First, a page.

The 21st edition of the FIFA World Cup is just around the corner, and there is a twinkle of tentative optimism in everyone’s eye. It’s hard not to get caught up in World Cup mania, but some people can take it too far. As an employer, how are you going to tackle those world-cup crazed employees?
Are you going to give free rein to watch every single game? Or do you go on the defensive, and try to block any mention of football?
Somewhere between the two extremes lies the correct strategy, where you balance the needs of your business and the happiness of your staff. The best way to put this strategy into action is by creating a sporting event policy.
This policy should remind your employees of your existing rules and regulations, while also outlining any exceptions you might be making for the tournament. You can then use this policy during any other sporting event, such as the Rugby World Cup and the Olympics.
The three areas your sporting event policy could cover are as follows:
Using Flexible Hours to Your Advantage
The tournament kicks off on the 14th of June; however, England aren’t in action until four days later. The first 3 England group stage matches are:
- Monday 18th June at 19:00: England vs Tunisia
- Sunday 24th June at 13:00: England vs Panama
- Thursday 28th June at 19:00: England vs Belgium
Luckily, for those of us who operate on a Monday-to-Friday, 9-5 schedule, none of the England games take place during office hours, meaning there is no chance of missing a game due to work.
Even so, some employees may want to watch non-England matches. This could be due to the fact you employ foreign workers, your employees have a sweep stake and want to cheer on another country, or they just love the world-cup that much they don’t want to miss a single game.
For these employees, you could allow them to leave a bit early to catch the game as long as they make up the hours, for example, by coming in earlier on the day. If employees are asking if they can take a whole afternoon off to watch a game it might be worth considering relaxing any restrictions you have on last-minute holiday requests.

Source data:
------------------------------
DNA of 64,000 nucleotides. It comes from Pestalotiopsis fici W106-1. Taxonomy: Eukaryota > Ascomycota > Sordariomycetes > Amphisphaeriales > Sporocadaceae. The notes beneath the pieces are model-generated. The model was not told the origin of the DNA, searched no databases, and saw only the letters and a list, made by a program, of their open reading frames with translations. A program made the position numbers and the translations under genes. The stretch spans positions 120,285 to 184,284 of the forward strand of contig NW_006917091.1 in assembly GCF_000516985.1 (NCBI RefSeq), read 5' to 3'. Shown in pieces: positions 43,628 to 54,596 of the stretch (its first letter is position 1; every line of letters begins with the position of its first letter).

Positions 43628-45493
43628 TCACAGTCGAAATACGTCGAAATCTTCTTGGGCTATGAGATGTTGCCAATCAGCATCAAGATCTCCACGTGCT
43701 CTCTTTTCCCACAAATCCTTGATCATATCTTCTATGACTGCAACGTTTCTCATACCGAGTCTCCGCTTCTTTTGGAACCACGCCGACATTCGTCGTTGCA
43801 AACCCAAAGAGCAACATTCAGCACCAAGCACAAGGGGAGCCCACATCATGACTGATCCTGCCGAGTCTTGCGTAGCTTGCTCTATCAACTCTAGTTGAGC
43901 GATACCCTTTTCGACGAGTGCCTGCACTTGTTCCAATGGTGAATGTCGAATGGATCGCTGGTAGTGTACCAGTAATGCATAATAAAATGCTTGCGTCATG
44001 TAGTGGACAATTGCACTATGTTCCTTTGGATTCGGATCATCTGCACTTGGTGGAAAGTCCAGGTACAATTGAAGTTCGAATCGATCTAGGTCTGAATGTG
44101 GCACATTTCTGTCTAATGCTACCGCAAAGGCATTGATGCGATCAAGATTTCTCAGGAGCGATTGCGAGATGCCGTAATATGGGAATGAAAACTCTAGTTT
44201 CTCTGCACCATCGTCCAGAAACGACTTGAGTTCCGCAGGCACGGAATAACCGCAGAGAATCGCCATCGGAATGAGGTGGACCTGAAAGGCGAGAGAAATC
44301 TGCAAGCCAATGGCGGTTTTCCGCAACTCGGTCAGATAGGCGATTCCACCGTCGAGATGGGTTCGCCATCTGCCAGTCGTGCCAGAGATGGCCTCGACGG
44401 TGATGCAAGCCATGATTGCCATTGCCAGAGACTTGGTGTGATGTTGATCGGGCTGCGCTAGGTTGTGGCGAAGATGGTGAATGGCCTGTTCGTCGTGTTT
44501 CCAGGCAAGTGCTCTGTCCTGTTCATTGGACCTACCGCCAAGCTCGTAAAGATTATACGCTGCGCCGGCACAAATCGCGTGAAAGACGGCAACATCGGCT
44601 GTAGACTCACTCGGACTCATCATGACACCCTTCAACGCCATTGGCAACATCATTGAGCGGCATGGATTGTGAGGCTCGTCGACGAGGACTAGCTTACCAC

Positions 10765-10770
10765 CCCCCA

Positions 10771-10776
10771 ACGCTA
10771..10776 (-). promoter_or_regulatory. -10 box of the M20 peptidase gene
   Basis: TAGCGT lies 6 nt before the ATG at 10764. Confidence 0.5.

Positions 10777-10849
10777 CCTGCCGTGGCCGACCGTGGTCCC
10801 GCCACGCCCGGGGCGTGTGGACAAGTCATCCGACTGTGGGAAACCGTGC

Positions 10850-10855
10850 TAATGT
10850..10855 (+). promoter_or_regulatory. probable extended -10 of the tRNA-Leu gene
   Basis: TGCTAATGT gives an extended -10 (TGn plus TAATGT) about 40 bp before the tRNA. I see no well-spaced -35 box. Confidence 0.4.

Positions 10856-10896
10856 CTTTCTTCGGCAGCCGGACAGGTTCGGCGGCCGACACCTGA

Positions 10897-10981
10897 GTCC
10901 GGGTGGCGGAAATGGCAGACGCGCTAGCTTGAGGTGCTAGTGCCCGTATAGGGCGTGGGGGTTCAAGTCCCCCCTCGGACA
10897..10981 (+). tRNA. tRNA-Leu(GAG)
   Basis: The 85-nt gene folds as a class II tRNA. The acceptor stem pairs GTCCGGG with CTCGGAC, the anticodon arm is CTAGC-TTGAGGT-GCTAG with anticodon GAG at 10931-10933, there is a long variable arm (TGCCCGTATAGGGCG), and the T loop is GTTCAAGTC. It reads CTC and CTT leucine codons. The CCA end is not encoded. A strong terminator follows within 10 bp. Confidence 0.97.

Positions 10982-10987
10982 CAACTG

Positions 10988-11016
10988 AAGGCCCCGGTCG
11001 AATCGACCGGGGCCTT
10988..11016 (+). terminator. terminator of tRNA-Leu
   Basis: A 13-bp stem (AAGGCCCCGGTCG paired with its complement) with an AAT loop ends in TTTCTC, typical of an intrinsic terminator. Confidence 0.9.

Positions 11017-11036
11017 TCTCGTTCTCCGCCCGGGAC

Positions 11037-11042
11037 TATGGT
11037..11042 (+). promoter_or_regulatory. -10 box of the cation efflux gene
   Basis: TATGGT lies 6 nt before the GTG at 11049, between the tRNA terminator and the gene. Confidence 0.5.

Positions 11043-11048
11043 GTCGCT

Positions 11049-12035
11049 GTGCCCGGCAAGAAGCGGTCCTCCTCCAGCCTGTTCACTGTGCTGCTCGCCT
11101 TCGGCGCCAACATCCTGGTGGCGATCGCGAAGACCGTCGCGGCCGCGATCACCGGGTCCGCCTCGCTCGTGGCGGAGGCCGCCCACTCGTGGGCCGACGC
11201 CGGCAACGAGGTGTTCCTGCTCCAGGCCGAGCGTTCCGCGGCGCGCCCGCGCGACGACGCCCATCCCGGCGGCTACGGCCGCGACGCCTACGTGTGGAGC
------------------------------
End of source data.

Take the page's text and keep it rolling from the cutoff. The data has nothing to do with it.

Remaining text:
And remember, if you have too many employees asking for time off, you’re within your rights to turn down requests for leave, especially if you think your business will struggle to cope. Your sporting event policy should also explicitly outline the consequences of watching a match instead of doing work, or pulling a sickie to watch a game.
Watching the World Cup in the Workplace
It’s never been easier to watch football, whether that is at home, on the go, or at work. If you allow staff to watch games on their own devices, they’ll likely be very happy and certainly be less tempted to call in sick.
But on the other hand, you’ll be opening the door to distractions, not only the game itself, but live updates via Facebook and Twitter. If you have the appropriate licence, installing a TV and showing matches in your communal area is a great way to counter this.
If the game is on in the background, employees won’t feel the need to look at their phones. Also, if the match is playing in a communal, open area, then it is easier for you to notice if staff are taking advantage.
Notoriously, football has been known to bring out the worst in some people. It’s unlikely your staff will misbehave in the workplace, but make it clear to them that you won’t tolerate hostile, xenophobic or loutish behaviour directed at employees or customers who support different teams.
This is especially relevant to the world cup, as any comments made against a person’s team can carry with it racial and cultural significance.
Another issue you may need to consider is if some of your workers watch the evening games at a pub or bar, they may take drinking too far. You may need to remind them to drink in moderation and not to turn up to work drunk or severely hungover.
Don’t be a Kill Joy
Most employers will want to celebrate the World Cup as a positive event and allow employees to view games in some way if they wish to. Many might choose to hold social events around games or launch World Cup-themed incentives.
However, if handled incorrectly, this can give rise to risks around discrimination (“why can’t I watch my team?”) or general fairness (“why doesn’t this apply to Wimbledon?”). Following some simple guidelines and taking advice when necessary will minimise these risks.
Done correctly, an international sporting event can be a great way to bring people together and to create a fun workplace atmosphere for all employees. If you want to go all out, you can:
- Put flags up in the office, make sure to include any country represented by your workforce.
- Relax your dress code and allow staff to wear football shirts.
- Organise a sweepstake—employees pay a certain amount and are assigned random teams. The employee whose randomly allocated team wins the World Cup... wins the prize fund.
Treat your employees like adults. If they're respectful in turn, you should have no trouble surviving until the final on 15th July, even if England don’t.
For help with any of the issues raised above, please contact an expert at Croner on 01455 858 132.
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